Bearing in mind the psychology thing, I started thinking about why this character never works. Why is this character prominent at the beginning of the story but by the end has softened his hard shell to allow at least one other person in? Why must a lesson be learned for this otherwise self-sufficient character?

You see him in romance novels just as often as you see him in mysteries, thrillers, fantasy, even nonfiction to a certain extent. You may even have a picture of him in your head: the lone wolf, the cowboy who rides by himself into the sunset, the quiet guy who doesn’t want trouble (but it tends to follow him around anyway), antisocial, or just plain mean. Maybe he talks, maybe he doesn’t, maybe his whole family died, maybe his family never understood him.

The reason he never works as a complete character is because being alone is a self defense mechanism in writing. Instead of being alone to stop anyone from hurting him, the character ends up hurting himself so that no one can do it for him. There is always something a little bit wrong with a lone wolf character: sure we admire his strength and aloof attitude, but part of what we want is to be around him. We want his strength at our back, we want him to believe in us and confide in us. We don’t actually want him to be alone.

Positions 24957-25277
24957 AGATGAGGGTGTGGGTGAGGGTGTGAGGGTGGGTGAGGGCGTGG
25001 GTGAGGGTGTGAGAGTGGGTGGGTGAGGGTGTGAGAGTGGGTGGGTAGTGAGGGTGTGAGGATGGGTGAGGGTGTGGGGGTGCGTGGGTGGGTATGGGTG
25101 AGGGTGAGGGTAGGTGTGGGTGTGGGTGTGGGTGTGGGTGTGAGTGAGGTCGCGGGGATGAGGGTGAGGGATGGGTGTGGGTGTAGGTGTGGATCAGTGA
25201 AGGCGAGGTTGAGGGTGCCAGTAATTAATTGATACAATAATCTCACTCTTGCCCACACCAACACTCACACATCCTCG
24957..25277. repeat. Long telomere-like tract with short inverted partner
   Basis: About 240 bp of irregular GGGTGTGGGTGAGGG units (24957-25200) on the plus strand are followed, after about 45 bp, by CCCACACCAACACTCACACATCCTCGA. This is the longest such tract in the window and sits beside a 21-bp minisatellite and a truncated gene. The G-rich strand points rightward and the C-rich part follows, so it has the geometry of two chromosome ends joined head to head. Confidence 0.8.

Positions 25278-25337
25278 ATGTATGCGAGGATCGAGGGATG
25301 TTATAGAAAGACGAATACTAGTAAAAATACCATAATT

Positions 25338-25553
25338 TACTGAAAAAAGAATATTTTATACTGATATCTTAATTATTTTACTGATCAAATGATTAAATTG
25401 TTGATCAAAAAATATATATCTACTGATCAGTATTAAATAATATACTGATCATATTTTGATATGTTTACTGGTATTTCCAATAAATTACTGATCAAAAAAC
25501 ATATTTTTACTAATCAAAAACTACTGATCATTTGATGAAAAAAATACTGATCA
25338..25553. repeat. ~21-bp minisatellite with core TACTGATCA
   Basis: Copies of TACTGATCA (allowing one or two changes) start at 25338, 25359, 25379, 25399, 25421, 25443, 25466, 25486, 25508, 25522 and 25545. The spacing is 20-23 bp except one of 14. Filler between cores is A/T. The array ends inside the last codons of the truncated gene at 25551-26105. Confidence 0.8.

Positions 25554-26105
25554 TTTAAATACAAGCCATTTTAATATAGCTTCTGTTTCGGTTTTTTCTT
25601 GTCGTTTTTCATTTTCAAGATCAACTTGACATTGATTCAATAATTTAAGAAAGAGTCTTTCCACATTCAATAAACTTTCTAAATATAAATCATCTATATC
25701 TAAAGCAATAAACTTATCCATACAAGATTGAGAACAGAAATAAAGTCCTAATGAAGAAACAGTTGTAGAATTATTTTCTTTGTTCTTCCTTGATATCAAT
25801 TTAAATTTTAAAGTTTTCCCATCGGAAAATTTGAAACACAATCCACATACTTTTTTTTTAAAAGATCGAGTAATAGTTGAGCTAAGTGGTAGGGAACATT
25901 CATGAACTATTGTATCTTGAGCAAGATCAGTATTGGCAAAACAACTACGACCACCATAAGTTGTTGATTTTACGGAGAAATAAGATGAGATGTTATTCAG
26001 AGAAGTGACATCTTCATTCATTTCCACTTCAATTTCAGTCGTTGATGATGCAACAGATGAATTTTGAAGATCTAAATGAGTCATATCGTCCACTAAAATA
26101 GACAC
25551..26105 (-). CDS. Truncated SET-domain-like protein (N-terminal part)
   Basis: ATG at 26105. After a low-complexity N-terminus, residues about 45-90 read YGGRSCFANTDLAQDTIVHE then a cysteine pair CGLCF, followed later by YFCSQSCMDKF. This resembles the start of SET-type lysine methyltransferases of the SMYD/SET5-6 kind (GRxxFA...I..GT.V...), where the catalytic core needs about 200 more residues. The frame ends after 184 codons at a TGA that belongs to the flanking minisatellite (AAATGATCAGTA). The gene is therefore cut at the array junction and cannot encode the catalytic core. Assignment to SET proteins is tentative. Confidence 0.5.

So if you’ve got a cool loner type, make sure he doesn’t stay that way in your writing. If he does, make sure it makes sense because the reader will question why. Also remember that a character who stubbornly refuses to interact with ANYONE usually has something wrong with him. Human beings are social creatures by design and environment: we’re supposed to be around people. Straight-up hermits need to get out of their caves sometimes. If they don’t, we never hear about them. It sounds like one big existential commentary on life, but no one wants to be alone so why would anyone read a story about someone who is completely alone?

Creating Setting (continued)

My friend Night-mare wrote a response to my blog here and of course, that got my brain thinking of some advance techniques for playing with setting. If you want to see the first part of Creating Setting, go here.

Advanced Tip for Setting

Night-mare mentions how different characters should have different feelings when it comes to their surroundings. A person’s background and experiences will always color their perception of their surroundings. Now, the easy answer is to match the internal mood to the external: if your main character is depressed, make it rain. If your two main characters are having their very first romantic kiss, have a perfect sunset hang behind them. If the villain has just appeared, have a lightening storm.